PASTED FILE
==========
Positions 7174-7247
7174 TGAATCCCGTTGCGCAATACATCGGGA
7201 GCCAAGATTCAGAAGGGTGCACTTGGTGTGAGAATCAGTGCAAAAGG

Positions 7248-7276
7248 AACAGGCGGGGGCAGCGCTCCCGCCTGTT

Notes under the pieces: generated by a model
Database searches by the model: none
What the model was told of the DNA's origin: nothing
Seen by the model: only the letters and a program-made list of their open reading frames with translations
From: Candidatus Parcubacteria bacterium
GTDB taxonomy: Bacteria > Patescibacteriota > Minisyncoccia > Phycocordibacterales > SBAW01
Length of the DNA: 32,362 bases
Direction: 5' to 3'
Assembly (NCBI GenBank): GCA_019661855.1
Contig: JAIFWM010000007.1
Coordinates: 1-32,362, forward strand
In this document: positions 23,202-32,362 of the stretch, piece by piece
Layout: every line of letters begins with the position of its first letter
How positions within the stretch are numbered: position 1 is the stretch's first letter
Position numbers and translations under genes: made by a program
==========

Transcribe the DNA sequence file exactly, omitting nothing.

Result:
Positions 7174-7247
7174 TGAATCCCGTTGCGCAATACATCGGGA
7201 GCCAAGATTCAGAAGGGTGCACTTGGTGTGAGAATCAGTGCAAAAGG

Positions 7248-7276
7248 AACAGGCGGGGGCAGCGCTCCCGCCTGTT

Notes under the pieces: generated by a model
Database searches by the model: none
What the model was told of the DNA's origin: nothing
Seen by the model: only the letters and a program-made list of their open reading frames with translations
From: Candidatus Parcubacteria bacterium
GTDB taxonomy: Bacteria > Patescibacteriota > Minisyncoccia > Phycocordibacterales > SBAW01
Length of the DNA: 32,362 bases
Direction: 5' to 3'
Assembly (NCBI GenBank): GCA_019661855.1
Contig: JAIFWM010000007.1
Coordinates: 1-32,362, forward strand
In this document: positions 23,202-32,362 of the stretch, piece by piece
Layout: every line of letters begins with the position of its first letter
How positions within the stretch are numbered: position 1 is the stretch's first letter
Position numbers and translations under genes: made by a program